# Chapter 23 Circuits Topics: Sample question:

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Chapter 23 Circuits Topics: Sample question:
Circuits containing multiple elements Series and parallel combinations Complex Multi-loop Circuits RC circuits Sample question: An electric eel can develop a potential difference of over 600 V. How do the cells of the electric eel’s body generate such a large potential difference? Slide 23-1

Series and Parallel Series Parallel
Circuit elements in a chain between 2 points Same current flows through circuit elements I1 = I2 Electric Potentials add => Delta Vtotal = Delta V1 + Delta V2 Parallel Circuit elements on multiple paths connecting the same points Since paths connect the same points, Delta V’s are the same Currents Add => Itotal = I1 + I2 Answer: i) B, C ii) A, D iii) E Slide 22-25

QuickCheck The battery current I is 3 A 2 A 1 A 2/3 A 1/2 A Answer: D

QuickCheck The battery current I is 3 A 2 A 1 A 2/3 A 1/2 A

QuickCheck The diagram below shows a circuit with two batteries and three resistors. What is the potential difference across the 200 Ω resistor? 2.0 V 3.0 V 4.5 V 7.5 V There is not enough information to decide. Answer: A

QuickCheck The diagram below shows a circuit with two batteries and three resistors. What is the potential difference across the 200 Ω resistor? 2.0 V 3.0 V 4.5 V 7.5 V There is not enough information to decide.

QuickCheck 23.7 The current through the 3 ohm resistor is 9 A 6 A 5 A

Why is one bulb Brighter, 40 W vs. 100 W
Which has the greatest resistance? In parallel, which carries the greatest current? Voltage Divider Slide 22-35

Kirchhoff’s Laws Slide 23-11

Series and Parallel Circuits
There are two possible ways that you can connect the circuit. Series and parallel circuits have very different properties. We say two bulbs are connected in series if they are connected directly to each other with no junction in between.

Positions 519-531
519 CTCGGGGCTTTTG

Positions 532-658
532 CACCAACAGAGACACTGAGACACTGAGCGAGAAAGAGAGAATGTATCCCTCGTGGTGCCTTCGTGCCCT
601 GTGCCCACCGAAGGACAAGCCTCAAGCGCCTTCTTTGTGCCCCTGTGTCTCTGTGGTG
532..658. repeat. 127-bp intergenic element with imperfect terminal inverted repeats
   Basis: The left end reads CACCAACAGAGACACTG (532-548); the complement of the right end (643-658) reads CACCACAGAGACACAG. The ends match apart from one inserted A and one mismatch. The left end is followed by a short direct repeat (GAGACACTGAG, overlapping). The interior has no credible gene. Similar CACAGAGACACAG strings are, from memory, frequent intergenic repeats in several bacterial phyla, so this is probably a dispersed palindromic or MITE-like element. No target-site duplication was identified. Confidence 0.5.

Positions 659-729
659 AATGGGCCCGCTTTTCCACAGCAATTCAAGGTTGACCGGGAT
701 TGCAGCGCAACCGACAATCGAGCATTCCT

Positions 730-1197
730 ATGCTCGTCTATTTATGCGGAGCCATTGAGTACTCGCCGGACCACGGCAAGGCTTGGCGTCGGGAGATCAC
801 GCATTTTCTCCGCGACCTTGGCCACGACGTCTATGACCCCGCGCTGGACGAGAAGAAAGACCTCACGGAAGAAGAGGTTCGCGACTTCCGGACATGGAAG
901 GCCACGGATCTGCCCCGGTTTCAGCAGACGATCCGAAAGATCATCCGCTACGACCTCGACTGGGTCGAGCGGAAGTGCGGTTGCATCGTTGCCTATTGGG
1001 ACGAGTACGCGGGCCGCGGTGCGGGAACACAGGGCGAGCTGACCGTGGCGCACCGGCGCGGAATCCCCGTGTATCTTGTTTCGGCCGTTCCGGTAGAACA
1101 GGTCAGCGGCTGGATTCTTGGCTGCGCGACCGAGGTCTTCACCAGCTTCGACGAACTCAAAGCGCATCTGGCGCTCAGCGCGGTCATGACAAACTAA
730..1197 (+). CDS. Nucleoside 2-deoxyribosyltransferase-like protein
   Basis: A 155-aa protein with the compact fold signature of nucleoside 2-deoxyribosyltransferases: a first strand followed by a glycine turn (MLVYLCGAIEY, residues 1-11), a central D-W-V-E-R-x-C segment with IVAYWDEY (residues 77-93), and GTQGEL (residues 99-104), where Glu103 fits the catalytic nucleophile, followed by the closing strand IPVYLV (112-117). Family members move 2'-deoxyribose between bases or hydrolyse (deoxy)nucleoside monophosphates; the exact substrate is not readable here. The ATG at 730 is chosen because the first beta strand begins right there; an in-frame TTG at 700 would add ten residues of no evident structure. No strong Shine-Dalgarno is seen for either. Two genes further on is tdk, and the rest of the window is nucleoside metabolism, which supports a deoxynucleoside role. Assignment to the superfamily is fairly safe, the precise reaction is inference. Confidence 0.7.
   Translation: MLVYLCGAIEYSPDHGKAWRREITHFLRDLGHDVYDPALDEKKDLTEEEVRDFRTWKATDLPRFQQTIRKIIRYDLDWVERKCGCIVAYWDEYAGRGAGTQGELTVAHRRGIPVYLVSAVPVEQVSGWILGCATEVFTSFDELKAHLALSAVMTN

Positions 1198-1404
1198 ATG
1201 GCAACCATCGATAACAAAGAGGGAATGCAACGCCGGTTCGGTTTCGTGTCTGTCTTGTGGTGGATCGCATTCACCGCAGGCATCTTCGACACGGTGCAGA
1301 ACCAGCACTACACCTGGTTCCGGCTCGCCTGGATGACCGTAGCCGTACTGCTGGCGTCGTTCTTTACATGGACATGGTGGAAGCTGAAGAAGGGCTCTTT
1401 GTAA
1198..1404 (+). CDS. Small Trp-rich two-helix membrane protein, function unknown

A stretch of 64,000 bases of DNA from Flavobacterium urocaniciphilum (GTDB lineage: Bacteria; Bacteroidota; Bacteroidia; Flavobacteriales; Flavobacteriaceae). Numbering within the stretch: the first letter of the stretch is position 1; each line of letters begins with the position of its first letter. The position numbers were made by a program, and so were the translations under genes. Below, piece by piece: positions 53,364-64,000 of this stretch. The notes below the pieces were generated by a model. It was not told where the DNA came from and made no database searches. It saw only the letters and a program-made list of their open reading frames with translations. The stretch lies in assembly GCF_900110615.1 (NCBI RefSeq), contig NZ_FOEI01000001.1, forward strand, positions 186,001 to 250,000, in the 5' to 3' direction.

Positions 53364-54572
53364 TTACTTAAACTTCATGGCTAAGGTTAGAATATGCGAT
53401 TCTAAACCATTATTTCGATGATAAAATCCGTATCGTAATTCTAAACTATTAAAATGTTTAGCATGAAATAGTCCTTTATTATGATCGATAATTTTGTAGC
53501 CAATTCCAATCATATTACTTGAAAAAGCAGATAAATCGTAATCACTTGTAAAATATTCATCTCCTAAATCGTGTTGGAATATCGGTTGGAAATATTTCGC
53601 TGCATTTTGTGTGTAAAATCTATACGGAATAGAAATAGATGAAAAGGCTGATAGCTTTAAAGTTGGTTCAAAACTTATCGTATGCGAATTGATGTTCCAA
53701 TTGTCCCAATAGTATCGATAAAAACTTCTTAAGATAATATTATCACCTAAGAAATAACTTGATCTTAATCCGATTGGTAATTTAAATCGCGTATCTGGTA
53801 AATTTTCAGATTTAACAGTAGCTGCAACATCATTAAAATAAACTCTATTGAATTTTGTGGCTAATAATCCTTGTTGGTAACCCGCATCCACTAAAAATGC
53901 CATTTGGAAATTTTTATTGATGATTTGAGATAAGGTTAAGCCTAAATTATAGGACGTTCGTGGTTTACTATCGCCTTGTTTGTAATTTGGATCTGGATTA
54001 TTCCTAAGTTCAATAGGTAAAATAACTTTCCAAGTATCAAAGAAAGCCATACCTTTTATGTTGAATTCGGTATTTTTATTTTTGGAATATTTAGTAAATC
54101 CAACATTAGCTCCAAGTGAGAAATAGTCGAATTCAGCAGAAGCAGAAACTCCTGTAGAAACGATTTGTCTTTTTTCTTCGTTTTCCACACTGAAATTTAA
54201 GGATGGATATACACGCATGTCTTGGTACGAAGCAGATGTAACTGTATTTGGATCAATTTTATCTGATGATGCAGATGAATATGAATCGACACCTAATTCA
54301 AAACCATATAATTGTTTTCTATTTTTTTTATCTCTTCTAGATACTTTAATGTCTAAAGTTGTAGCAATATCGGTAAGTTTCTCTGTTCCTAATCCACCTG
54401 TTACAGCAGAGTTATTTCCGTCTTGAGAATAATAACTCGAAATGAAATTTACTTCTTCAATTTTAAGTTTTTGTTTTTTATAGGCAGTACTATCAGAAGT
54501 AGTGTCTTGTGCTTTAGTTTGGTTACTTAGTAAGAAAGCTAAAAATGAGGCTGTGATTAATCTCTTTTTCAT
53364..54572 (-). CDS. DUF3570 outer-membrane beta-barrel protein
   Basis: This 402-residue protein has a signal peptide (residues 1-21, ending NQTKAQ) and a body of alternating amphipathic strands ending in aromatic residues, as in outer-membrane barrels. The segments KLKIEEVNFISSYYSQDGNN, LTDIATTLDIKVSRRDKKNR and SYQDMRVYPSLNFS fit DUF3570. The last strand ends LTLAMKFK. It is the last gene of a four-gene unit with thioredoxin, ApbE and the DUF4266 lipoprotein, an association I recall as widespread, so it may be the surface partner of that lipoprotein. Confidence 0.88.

Calculating Equivalent Resistance
Slide 22-35

Example Problem A resistor connected to a power supply works as a heater. Which of the following two circuits will provide more power? Answer: The circuit on the left has an equivalent resistance of = 36 Ohms. The power is V^2/R = 81/36. For the circuit on the right, the equivalent resistance is 1/(1/18+1/18) = 1/(1/9) = 9 Ohms, so the power is 81/9. The power is greater for the circuit on the right because the resistance is lower leading to a larger current with the same voltage.

Equivalent Resistance Examples
By using only two resistors singly, in series, or in parallel you are able to obtain resistances of 18.0, 24.0, 72, and 96 . What are the two resistances? (Make sure your answer is consistent.) Find the equivalent resistance of the following circuit: Be sure to show each step. Find the heat energy generated by the 3 Ohm and the 12 Ohm resistors in the circuit in problem 2 Slide 22-35

Circuit Analysis with Equivalent Resistance
For the following circuit, calculate the equivalent resistance for this system of resistors: Now find the Equivalent resistance for this system for the following case: R1 = R2 = R3= R4 = R5 = 10 Ohms Find Delta V, I, and Power dissipated by R1 Slide 22-35

QuickCheck 23.13 The battery current I is 3 A 2 A 1 A 2/3 A 1/2 A

The battery current I is 3 A 2 A 1 A 2/3 A 1/2 A
QuickCheck 23.13 The battery current I is 3 A 2 A 1 A 2/3 A 1/2 A

QuickCheck 23.5 Which is the correct circuit diagram for the circuit shown? Answer: A

QuickCheck 23.5 Which is the correct circuit diagram for the circuit shown? A

Circuit Analysis using Kirchoff’s rules (Loop + Junction)
Slide 23-11

Circuit from End of Circuit Activity 1
Circuit Analysis using Kirchoff’s rules (Loop + Junction) Circuit from End of Circuit Activity 1 Slide 22-35

Circuit Analysis using Kirchoff’s rules (Loop + Junction)
Slide 22-35

Capacitors in Parallel and Series
Parallel or series capacitors can be represented by a single equivalent capacitance.

Capacitor Combinations
Slide 19-24